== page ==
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Kin Stewart used to be a time-traveling secret agent.

Eighteen years ago, give or take a few months. At least that's what his instincts told him. But even now, he wasn't sure where he was or what just happened, let alone who he was sup posed to be.

His eyes opened.

Lights. Light, and a hard pavement. Aching in his knees. Cold on his cheek, his ear.

A car horn.

Then voices. Two female voices, muffled but gradually coming through, one distinctly younger than the other, speaking at urgent clips.

"Kin? Kin! Are you okay?" the older one said.

"Should I call nine-one-one?" the younger one said, panic wrapping each word.

"Come on, come on, get up. Can you hear me?"

"What about a doctor?"

The world blinked into focus. He closed his eyes, took in several breaths, then pushed himself to remember.

Something must have knocked him out. Cold fingers touched his face, and agent instincts immediately kicked in.

From the way the fingers felt, he calculated the angle of the hand. His peripheral vision picked up two kneeling silhouettes—they were behind him. He was on the floor, facedown. Prone. He had to get to safety. But where?

His hand flew up, pushing the fingers away, and he rolled a full circle, shoulders to back to shoulders again until propping himself on his knees, arms in a defensive position.

Two terrified faces stared back at him. Around them, sparkles in his vision flashed and tracked with his eye movement.

Heather, still in office attire with her long red hair hanging down, one arm extended and hand open. His wife.

Miranda, standing slightly behind her in her high school soccer uniform, concern tinting her wide eyes. His daughter.

And the blind spots, like fireworks everywhere he looked, another symptom that arrived shortly after a blackout.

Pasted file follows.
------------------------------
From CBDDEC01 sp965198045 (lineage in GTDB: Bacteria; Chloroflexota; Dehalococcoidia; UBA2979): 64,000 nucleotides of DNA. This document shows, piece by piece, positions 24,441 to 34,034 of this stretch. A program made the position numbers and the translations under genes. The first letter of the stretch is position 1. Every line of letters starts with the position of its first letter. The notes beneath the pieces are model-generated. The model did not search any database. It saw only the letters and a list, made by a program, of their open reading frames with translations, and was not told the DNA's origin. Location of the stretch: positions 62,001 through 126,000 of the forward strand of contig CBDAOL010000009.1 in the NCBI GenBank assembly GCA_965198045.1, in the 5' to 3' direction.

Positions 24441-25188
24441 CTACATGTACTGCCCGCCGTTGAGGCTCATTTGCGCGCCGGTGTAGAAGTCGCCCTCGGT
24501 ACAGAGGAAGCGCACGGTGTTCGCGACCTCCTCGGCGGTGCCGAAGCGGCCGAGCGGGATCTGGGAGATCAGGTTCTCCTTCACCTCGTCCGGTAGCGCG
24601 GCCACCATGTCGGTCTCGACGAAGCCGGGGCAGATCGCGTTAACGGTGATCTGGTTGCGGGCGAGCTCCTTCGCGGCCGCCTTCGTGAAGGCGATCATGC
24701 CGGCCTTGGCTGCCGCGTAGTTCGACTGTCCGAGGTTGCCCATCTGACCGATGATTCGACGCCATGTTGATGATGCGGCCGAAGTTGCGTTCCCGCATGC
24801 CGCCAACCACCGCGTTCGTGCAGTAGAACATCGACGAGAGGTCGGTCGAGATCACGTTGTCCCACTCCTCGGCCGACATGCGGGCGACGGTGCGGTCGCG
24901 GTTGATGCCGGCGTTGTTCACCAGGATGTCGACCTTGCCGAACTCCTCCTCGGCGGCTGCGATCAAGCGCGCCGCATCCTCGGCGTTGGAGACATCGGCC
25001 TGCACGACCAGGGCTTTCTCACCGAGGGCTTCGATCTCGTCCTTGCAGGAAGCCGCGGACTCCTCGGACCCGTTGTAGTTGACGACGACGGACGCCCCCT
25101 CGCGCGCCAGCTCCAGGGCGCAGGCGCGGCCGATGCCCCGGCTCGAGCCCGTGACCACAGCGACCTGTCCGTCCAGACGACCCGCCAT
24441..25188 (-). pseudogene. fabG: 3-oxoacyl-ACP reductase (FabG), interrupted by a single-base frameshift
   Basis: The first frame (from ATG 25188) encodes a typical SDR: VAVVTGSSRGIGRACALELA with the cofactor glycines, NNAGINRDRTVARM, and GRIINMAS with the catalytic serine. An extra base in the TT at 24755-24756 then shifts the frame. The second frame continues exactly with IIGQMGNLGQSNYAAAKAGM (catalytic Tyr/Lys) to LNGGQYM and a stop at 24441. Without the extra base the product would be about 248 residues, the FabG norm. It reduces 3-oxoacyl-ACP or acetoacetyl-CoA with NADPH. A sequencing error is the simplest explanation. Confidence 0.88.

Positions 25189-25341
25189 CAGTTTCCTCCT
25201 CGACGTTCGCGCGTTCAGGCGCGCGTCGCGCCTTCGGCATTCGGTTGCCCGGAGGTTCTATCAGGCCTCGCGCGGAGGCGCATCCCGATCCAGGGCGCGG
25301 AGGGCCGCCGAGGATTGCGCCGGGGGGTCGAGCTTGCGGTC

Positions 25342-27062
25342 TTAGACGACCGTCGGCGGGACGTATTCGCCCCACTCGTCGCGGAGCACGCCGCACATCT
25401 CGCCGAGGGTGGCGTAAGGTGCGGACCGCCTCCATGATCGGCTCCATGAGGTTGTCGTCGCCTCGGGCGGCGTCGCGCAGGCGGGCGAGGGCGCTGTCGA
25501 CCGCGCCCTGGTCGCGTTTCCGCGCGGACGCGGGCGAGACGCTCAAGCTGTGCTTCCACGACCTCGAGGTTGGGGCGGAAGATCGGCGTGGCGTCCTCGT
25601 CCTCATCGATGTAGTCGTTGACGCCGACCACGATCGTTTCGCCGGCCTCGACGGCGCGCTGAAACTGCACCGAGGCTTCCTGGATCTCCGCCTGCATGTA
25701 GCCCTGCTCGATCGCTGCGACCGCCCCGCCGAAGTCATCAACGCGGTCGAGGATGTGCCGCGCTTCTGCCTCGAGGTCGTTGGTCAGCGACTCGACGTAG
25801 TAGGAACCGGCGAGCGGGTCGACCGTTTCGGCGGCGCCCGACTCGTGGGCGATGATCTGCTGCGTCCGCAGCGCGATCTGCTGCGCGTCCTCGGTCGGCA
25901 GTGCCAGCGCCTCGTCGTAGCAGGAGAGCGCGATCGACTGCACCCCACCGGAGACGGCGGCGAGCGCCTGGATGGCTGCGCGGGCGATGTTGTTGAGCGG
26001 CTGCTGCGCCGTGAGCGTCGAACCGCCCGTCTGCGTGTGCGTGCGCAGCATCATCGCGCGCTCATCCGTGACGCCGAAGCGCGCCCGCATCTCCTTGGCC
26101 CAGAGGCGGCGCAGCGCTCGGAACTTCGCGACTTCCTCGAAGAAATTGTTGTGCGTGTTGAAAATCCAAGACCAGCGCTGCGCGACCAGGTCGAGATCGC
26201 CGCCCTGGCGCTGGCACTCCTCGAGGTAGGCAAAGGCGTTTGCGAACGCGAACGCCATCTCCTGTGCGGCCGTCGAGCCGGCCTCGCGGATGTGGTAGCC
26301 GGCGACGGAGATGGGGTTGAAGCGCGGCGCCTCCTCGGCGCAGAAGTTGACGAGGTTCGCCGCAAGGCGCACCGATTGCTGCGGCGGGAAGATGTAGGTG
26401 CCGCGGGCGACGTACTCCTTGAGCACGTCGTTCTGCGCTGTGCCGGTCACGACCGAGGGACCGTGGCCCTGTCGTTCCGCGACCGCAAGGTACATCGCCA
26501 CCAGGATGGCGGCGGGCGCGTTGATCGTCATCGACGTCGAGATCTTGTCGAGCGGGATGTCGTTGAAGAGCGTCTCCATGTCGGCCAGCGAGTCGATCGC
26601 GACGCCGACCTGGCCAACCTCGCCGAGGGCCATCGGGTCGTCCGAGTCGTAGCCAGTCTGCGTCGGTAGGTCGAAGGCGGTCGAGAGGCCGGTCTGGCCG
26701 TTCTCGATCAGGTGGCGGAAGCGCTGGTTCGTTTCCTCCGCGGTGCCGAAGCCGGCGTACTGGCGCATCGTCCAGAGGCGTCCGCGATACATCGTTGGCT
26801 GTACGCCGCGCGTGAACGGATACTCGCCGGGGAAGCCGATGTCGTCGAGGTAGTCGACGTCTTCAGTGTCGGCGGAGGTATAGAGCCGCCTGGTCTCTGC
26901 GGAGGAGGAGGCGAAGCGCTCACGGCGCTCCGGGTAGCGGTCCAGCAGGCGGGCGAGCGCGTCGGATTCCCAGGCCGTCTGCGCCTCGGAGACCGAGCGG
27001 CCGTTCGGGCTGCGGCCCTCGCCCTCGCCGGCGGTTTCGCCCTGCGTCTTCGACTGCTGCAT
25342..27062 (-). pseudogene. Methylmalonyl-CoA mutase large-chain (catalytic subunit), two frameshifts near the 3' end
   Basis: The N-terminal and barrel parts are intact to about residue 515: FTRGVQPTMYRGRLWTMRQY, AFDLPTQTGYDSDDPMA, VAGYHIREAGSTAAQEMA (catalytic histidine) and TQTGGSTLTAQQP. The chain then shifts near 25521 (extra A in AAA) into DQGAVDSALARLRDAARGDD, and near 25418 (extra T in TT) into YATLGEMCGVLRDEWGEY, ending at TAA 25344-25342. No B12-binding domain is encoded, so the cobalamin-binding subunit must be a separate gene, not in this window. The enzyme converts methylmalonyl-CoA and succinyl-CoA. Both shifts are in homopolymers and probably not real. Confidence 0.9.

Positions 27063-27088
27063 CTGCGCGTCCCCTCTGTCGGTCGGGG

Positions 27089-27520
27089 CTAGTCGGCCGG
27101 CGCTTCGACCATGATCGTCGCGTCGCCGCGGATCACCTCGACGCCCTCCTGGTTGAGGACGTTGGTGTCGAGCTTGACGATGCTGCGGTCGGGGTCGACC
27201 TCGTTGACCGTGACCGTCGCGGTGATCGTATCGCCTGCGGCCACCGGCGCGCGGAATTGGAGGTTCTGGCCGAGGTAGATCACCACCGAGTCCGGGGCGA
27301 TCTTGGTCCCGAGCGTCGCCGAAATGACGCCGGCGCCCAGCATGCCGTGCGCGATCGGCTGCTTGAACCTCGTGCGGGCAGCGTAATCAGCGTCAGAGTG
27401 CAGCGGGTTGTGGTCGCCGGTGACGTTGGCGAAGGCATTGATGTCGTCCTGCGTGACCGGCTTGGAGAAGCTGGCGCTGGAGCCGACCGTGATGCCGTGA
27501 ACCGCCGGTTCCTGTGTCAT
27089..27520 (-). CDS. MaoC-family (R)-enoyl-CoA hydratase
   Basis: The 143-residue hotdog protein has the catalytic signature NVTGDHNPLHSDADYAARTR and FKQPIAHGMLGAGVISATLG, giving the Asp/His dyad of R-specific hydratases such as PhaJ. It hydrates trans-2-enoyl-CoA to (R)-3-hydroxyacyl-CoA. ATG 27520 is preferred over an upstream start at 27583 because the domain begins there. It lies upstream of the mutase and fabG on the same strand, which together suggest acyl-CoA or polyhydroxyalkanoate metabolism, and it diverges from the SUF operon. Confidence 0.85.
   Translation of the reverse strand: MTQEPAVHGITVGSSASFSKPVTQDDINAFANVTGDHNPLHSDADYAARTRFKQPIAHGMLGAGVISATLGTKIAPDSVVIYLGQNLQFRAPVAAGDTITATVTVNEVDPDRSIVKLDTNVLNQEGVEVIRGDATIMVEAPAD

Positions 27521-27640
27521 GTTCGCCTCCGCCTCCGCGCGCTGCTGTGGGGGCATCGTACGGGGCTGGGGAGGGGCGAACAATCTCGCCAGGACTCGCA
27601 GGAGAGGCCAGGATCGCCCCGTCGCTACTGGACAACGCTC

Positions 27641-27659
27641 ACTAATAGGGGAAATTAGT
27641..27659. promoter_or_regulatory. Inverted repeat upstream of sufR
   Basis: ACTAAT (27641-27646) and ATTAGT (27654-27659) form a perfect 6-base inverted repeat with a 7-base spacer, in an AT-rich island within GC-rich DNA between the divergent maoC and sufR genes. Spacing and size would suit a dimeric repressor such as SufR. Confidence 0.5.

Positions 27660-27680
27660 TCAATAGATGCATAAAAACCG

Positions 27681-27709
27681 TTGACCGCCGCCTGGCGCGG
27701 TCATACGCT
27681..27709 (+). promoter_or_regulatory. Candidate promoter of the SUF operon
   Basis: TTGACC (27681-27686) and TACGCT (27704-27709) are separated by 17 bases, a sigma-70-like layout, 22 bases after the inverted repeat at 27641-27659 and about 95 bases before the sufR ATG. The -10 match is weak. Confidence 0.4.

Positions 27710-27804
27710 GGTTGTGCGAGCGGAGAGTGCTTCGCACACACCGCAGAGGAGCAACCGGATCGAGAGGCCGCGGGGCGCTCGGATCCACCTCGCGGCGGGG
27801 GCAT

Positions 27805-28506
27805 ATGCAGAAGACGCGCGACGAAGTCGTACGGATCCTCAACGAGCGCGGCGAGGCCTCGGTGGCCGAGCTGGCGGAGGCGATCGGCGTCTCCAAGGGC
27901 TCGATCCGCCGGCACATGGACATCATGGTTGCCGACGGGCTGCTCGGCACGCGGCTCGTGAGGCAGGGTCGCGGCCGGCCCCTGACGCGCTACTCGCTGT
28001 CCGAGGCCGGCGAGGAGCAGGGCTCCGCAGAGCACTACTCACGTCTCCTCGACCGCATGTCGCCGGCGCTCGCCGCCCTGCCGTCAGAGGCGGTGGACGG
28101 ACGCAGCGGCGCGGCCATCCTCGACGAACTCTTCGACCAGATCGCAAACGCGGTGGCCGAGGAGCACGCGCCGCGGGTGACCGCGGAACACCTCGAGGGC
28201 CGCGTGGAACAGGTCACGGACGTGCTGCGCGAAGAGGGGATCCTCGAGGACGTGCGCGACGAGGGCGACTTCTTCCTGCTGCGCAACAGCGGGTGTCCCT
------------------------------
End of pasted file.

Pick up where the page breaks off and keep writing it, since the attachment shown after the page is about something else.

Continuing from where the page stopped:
His mind registered Miranda's fear. Heather's concern. He'd had another fainting spell and he needed to reassure them, even though his wobbly frame barely stood. He projected a smile, not a huge one, but one grounded in warmth, a father and husband offering comfort through a single expression despite the tornado whirling inside him.

"I'm okay, guys. I'm okay. I just..." The dull aches in his knees lit into a sudden burning, causing him to buckle ever so slightly. The pounding in his temples thumped to its own rhythm. Day light from the open garage door blinded with an overwhelming intensity, and the rumble of Heather's idling car filled his ears. "I must have just tripped."

Miranda leaned over to her mom. "I think we should call a doctor," she said. "This is the third time this month."

Her voice was low, but Kin still heard it. He had to put them at ease, especially his daughter. "It's fine. I promise, let me get my bearings. See?" He straightened past the aches and muscle spasms firing up and down his body. "I'm good."

"Miranda, I know you have to go. I'll help Dad out."

"Okay." The fourteen-year-old reached into the car and grabbed a backpack and gym bag before approaching. "I hope you're okay, Dad."

"I am. I'm fine, sweetie." He put his arm out, and she half leaned into his attempted hug. "I'll get started on dinner soon. Lasagna tonight. My own recipe. Adding a layer of quinoa for texture." The sentence finished, prompting details to flood his mind. Years of training and missions had informed his mental muscle memory to scan every scene and identify all variables, so much so that he couldn't shake it during the simpler tasks of cooking and garage cleanup. He visualized the recipe, steps and ingredients superimposing in his mind's eye, along with projected cook times and the bubbling cheese of a perfect lasagna, something he hoped worthy of TV's Home Chef Challenge--if he ever got the nerve to audition.

Kin looked at Heather, who offered her usual smirk and subtle eyeroll whenever he prattled on about recipes, and Miranda, who shot a worried glance back at him while rolling her bike out of the garage.

Now all that training was used for family mode—and he wouldn't have it any other way.

"Wait—the four questions."

Whatever concern Miranda had seemed to slip away, a crinkled brow arriving instead. Kin fired off the first of the four questions asked whenever she went out. "Where are you going?"

"Tanya's. To work on our programming project." The answer arrived with slanted lips and weight shifting back and forth. He'd happily take irked teen disrespect over a worried daughter at this point.

"Who's going to be there?"

"Just Tanya. And Tanya's parents."

"When will you be home?"

"Seven-ish. It's—" Miranda glanced at the wall clock "—three forty right now. So in time to try your lasagna."

"In case of emergency—"

"You can call to check on me. I'll have my phone. Good?"

"All right. Don't forget, it's first-Monday-of-the-month TV night."

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